School of Mathematics
What do quantum interference, flocking of birds, Facebook communities, and stock prices have in common?
Many natural and social phenomena may be viewed as inherently computational; they evolve patterns of information that can be described algorithmically and studied through computational models and techniques. A workshop on the computational lens, organized by Avi Wigderson, Herbert H. Maass Professor in the School of Mathematics, highlighted the state-of-art and future challenges of this interaction of computational theory with physics, social sciences, economics, and biology.
By Cédric Villani
Five months at IAS, two-hundred-fifty pages, and a Fields Medal
Cédric Villani, Member in the School of Mathematics in the spring of 2009 and currently Professor at Université Lyon I and Director of the Institut Henri Poincaré, has called his stay at the Institute one of his most productive periods, during which more than 250 pages were written. In his Member report to then-Director Peter Goddard at the end of his stay, Villani wrote of his collaboration with Clément Mouhot from Paris, “Writing up the paper on Landau damping was one of the most intense experiences of my professional life: for three months in a row, we kept unlocking seemingly untractable obstacles on a weekly basis. Our 180-page-long paper solves a fifty-year-old open problem.” A year after his IAS visit, Villani was awarded the 2010 Fields Medal, in part for the work that he did at the Institute on his proof of nonlinear Landau damping. Following are excerpts from Birth of a Theorem, translated by Malcom DeBevoise (Farrar, Straus and Giroux, 2015), originally published in 2012 as Théorème Vivant (Éditions Grasset & Fasquelle), which describe his fervent, halting, and very human experience in trying to obtain the proof.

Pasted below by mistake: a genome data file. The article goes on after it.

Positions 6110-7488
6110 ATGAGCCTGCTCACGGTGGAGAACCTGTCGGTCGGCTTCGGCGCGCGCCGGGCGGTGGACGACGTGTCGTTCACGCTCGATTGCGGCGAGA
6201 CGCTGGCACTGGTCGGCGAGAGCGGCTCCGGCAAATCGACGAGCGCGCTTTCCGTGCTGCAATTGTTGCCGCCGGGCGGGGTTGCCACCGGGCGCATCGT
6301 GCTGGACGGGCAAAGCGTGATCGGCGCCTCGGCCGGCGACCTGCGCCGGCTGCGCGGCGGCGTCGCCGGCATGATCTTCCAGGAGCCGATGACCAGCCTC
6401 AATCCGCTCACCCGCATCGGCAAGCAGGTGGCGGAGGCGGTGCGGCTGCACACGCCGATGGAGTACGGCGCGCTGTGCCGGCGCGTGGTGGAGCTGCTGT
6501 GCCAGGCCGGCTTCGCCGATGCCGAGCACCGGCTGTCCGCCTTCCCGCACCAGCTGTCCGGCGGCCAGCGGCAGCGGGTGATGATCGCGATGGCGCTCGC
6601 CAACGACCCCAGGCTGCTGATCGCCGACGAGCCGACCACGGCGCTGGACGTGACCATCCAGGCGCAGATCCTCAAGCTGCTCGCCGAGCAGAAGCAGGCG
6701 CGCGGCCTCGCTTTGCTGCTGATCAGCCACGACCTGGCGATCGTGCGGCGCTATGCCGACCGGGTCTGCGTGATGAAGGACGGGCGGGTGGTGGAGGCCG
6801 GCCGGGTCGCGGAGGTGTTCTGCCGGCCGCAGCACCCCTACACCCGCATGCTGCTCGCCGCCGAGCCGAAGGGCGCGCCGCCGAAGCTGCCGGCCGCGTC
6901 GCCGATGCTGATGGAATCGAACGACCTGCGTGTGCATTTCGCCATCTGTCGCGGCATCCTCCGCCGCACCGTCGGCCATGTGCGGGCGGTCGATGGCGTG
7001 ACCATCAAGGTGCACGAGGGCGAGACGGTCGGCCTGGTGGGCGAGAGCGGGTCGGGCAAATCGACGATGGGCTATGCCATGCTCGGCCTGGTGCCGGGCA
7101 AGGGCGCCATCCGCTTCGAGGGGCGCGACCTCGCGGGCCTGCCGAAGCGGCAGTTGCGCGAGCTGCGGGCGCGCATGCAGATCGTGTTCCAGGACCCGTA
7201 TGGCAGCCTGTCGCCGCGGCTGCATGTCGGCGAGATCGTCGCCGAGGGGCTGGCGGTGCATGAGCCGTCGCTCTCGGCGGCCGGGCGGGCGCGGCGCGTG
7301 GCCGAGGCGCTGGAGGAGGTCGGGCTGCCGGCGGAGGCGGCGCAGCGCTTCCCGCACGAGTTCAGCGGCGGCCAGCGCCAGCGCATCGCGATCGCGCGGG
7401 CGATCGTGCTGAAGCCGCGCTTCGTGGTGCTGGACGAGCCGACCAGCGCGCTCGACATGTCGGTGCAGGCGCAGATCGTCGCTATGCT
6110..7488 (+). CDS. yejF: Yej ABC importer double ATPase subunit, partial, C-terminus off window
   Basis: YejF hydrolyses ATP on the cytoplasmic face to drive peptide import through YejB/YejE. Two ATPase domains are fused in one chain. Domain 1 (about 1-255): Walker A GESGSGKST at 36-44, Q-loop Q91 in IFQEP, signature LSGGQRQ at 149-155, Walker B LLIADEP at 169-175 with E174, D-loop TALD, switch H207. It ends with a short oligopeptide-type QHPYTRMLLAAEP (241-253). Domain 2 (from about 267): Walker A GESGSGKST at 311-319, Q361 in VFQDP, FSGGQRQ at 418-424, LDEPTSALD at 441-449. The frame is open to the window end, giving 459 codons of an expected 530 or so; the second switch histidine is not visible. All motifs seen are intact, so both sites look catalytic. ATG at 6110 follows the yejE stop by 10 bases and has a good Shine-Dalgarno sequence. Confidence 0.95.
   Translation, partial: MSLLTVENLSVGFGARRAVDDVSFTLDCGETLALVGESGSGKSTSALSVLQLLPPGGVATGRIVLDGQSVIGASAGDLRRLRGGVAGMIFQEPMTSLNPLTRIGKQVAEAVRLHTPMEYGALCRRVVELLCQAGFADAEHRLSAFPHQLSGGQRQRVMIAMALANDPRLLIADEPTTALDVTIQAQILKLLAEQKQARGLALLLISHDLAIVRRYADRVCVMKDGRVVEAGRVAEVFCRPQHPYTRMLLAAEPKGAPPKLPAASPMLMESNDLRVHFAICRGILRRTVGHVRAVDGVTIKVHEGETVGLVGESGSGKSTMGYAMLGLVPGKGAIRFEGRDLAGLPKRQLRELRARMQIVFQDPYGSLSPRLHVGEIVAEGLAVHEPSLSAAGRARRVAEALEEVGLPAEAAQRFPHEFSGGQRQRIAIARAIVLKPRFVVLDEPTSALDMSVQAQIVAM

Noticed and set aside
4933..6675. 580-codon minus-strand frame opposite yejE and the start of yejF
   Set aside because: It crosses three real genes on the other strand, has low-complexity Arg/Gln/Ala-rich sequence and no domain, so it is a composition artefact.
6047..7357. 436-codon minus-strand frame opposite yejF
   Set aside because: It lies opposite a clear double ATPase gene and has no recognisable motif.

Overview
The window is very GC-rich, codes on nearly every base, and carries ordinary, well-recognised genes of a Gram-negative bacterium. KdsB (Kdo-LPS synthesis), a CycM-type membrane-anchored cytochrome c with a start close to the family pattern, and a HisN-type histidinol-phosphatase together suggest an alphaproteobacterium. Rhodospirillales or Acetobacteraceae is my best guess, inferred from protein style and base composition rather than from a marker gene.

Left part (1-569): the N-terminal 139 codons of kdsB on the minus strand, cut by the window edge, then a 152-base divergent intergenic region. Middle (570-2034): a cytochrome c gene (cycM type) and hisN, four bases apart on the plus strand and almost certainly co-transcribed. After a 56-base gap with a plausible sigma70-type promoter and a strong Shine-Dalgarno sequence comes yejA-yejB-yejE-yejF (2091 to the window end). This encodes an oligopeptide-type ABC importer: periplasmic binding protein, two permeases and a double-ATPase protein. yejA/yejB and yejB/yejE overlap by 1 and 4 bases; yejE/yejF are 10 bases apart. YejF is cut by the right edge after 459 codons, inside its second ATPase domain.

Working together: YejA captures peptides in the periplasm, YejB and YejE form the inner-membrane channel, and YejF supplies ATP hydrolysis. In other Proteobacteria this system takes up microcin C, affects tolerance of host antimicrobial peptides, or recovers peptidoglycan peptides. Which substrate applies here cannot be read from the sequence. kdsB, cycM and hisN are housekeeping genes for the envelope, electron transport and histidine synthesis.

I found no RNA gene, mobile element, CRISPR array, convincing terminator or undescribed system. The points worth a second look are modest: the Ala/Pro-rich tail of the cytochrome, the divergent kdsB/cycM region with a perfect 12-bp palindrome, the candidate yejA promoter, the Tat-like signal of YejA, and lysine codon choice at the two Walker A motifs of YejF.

Princeton, January 1, 2009
Finally, the Institute for Advanced Study—the IAS, as everyone calls it—comes into view. A little like a castle rising up in the middle of a forest. We had to go around a large golf course in order to find it. . . .
It is here that Einstein spent the last twenty years of his life. True, by the time he came to America he was no longer the dashing young man who had revolutionized physics in 1905. Nevertheless, his influence on this place was deep and long-lasting, more so even than that of John von Neumann, Kurt Gödel, Hermann Weyl, Robert Oppenheimer, Ernst Kantorowicz, or John Nash—great thinkers all, whose very names send a shiver down the spine.
Curiosity and Persistence by Unknown Mathematician Leads to Fundamental Breakthrough
A year ago April, the editors of the Annals of Mathematics, a journal published by the Institute and Princeton University, received an email with a submission by an unknown mathematician. “Bounded Gaps Between Primes” by Yitang Zhang, an adjunct professor at the University of New Hampshire, immediately caught the attention of the editors as well as Professors in the School of Mathematics. It was refereed by mathematicians who were visiting the Institute at the time and was accepted three weeks later, an unusually expedited pace.
“He is not a fellow who had done much before,” says Peter Sarnak, Professor in the School of Mathematics. “No-body knew him. Thanks to the refereeing process, there were a lot of vibes here at the Institute long before the newspapers heard of it. His result was spectacular.”
by Vladimir Voevodsky
Professor Voevodsky’s Personal Mission to Develop Computer Proof Verification to Avoid Mathematical Mistakes